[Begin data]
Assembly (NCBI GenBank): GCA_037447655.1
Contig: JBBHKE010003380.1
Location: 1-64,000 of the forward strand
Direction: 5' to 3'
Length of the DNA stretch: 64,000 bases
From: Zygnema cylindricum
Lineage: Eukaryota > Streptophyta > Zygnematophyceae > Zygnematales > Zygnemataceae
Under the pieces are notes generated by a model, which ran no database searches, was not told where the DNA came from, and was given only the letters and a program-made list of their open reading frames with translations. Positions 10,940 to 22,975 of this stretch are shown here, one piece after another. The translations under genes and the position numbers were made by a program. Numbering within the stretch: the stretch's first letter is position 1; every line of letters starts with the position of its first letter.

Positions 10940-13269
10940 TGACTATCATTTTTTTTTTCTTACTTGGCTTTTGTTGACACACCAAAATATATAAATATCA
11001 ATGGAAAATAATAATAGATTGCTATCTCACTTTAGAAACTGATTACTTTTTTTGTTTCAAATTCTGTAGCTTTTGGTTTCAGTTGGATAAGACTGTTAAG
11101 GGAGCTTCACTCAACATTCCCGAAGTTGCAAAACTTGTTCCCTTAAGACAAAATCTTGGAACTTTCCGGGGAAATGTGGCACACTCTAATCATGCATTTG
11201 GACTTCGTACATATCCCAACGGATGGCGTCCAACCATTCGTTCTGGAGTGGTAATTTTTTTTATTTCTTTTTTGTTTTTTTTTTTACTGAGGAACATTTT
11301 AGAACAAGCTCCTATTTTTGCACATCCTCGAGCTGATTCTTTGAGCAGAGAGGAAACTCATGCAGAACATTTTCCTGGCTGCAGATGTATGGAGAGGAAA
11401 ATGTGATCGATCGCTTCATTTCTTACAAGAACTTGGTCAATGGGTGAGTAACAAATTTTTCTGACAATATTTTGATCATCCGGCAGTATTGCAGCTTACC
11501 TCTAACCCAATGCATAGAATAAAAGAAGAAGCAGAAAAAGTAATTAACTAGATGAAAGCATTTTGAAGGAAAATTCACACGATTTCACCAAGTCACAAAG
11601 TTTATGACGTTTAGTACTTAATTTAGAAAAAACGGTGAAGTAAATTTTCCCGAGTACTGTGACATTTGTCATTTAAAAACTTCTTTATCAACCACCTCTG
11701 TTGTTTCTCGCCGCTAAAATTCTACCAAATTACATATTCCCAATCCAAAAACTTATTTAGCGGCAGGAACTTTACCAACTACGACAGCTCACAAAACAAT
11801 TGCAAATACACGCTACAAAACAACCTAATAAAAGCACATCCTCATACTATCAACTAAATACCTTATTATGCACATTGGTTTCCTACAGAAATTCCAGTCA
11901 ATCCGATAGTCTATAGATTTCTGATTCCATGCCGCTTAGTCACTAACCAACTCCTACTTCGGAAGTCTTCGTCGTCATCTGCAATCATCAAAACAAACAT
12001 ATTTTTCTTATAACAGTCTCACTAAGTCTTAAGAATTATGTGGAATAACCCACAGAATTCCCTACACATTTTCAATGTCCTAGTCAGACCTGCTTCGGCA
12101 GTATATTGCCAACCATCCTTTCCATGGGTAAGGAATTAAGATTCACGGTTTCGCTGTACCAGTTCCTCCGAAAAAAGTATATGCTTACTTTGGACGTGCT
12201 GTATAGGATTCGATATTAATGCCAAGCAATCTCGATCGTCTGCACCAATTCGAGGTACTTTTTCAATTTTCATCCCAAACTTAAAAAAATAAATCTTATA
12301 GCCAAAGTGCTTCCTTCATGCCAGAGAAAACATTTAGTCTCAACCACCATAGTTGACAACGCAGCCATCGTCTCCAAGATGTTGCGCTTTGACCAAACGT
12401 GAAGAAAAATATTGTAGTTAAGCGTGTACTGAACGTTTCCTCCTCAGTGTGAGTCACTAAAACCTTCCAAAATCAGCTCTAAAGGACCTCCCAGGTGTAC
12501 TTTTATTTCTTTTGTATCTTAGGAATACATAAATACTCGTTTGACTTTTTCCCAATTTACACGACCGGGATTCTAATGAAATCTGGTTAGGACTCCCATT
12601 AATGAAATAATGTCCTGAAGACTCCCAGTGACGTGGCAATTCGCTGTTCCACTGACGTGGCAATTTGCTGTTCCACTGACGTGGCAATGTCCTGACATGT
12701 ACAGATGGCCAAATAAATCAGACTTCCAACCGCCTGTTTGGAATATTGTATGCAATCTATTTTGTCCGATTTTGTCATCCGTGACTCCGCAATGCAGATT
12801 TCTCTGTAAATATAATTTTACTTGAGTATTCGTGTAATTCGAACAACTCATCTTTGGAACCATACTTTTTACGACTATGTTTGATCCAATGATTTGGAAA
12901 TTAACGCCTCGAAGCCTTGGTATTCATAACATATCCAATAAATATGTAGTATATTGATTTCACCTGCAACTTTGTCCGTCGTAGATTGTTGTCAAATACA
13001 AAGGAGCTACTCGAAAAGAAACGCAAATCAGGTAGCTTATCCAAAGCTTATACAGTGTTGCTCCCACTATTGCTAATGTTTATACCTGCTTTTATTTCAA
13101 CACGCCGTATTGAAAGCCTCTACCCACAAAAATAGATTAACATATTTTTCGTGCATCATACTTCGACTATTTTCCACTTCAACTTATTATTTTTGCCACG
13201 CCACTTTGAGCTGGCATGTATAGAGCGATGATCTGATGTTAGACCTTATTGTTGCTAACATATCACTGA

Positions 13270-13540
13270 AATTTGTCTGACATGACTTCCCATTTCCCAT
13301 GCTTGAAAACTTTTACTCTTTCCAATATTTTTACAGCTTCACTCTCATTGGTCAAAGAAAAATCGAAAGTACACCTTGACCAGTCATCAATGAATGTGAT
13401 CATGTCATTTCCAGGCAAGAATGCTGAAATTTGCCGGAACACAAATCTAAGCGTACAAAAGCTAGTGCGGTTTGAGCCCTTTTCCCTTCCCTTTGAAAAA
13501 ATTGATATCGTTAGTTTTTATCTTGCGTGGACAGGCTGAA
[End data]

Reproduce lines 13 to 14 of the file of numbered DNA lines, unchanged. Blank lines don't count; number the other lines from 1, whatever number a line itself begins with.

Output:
11201 GACTTCGTACATATCCCAACGGATGGCGTCCAACCATTCGTTCTGGAGTGGTAATTTTTTTTATTTCTTTTTTGTTTTTTTTTTTACTGAGGAACATTTT
11301 AGAACAAGCTCCTATTTTTGCACATCCTCGAGCTGATTCTTTGAGCAGAGAGGAAACTCATGCAGAACATTTTCCTGGCTGCAGATGTATGGAGAGGAAA